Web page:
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UKRI rejects push for automatic PhD grant extension

Funder says Covid-19 will delay some students, but ‘others will be able to finish on time’

UK Research and Innovation has sought to reassure PhD students about the support it is providing during the Covid-19 pandemic following a huge backlash from the postgraduate community.

But the funder has not agreed to give all PhDs automatic, funded six-month grant extensions, as demanded in an open letter signed by more than 3,000 PhD students and academics.

UKRI has already faced a huge backlash from the postgraduate community over its previous decision to only provide extra support to students whose PhDs are due to be completed by 31 March 2021.

Extensions for those whose end date is after 31 March 2021 are currently only being considered on a case-by-case basis.

In their letter, dated 14 May, the researchers called for an end for case-by-case applications for support. These, they said, “create additional barriers for PhD students in terms of additional workload and which, for registered disabled students or those with a past history of medical leave for long-term or chronic conditions, duplicates past certification requirements”.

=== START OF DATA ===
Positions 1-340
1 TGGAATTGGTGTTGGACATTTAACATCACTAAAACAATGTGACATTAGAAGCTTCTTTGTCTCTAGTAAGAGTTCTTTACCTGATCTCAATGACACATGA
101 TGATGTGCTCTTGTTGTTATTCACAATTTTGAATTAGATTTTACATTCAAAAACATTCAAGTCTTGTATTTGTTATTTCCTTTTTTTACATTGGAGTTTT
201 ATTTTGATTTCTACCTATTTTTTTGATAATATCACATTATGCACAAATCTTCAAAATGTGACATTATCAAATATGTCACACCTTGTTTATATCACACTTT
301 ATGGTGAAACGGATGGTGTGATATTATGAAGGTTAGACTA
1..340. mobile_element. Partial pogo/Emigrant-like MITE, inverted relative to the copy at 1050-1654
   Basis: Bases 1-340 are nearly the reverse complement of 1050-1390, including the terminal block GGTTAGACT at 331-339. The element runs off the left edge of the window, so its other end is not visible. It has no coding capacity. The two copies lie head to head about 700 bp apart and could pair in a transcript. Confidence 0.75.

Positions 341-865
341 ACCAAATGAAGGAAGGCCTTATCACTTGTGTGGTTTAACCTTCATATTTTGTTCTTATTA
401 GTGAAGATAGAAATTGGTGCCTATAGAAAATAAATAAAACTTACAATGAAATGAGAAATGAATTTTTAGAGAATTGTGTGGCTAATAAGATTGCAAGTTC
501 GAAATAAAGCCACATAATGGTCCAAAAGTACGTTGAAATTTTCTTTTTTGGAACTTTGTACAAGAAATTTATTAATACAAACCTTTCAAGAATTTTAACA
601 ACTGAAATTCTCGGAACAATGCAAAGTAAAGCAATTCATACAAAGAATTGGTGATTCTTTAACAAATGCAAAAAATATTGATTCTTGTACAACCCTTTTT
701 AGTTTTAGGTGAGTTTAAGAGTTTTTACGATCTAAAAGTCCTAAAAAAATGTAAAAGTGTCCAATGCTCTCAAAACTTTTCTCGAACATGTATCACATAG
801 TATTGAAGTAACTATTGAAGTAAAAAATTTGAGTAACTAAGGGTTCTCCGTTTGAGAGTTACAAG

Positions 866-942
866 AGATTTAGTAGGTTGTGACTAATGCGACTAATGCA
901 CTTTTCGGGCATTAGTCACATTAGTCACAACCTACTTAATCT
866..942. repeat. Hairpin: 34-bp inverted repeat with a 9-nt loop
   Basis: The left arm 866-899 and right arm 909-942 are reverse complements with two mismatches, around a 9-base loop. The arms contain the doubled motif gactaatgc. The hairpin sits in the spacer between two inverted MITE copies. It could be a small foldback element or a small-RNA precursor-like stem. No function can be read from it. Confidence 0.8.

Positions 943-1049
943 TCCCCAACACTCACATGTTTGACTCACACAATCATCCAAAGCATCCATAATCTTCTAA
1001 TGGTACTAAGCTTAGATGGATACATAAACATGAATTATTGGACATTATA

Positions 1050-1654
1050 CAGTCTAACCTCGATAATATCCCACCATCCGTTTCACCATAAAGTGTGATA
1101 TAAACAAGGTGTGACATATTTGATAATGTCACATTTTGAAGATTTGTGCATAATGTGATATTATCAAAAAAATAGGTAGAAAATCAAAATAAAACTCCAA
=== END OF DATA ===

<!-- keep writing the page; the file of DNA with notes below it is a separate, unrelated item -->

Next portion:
Responding to the concerns on 23 June, Rory Duncan, UKRI’s director of talent and skills, said: “While we expect that Covid-19 will mean many students need an extension to complete their degree, others will be able to finish on time, even if this means adapting their planned project.”

He added, “As our funding comes from the public, we have to ensure that it is used for its originally intended purpose. Funding students who do not require financial support to finish their degree would be inappropriate and may diminish our ability to fund other things in the future including, for example, future PhD students.”

Duncan said the funder required written descriptions of the case for extensions “because we are obliged to account for the public money being spent, and we want to monitor the effects of the pandemic on the research and innovation community”.

He insisted that the funder was “committed to providing support for students who are disabled, chronically ill or neurodivergent”.

“We believe that equality, diversity and inclusion are integral to excellence in research and innovation, and particularly during this pandemic, recognise that the people are the lifeblood to ensuring that the R&D system emerges from this current situation in the best possible health,” he said.

UKRI is already working with universities to investigate how the pandemic is impacting on different groups, said Duncan.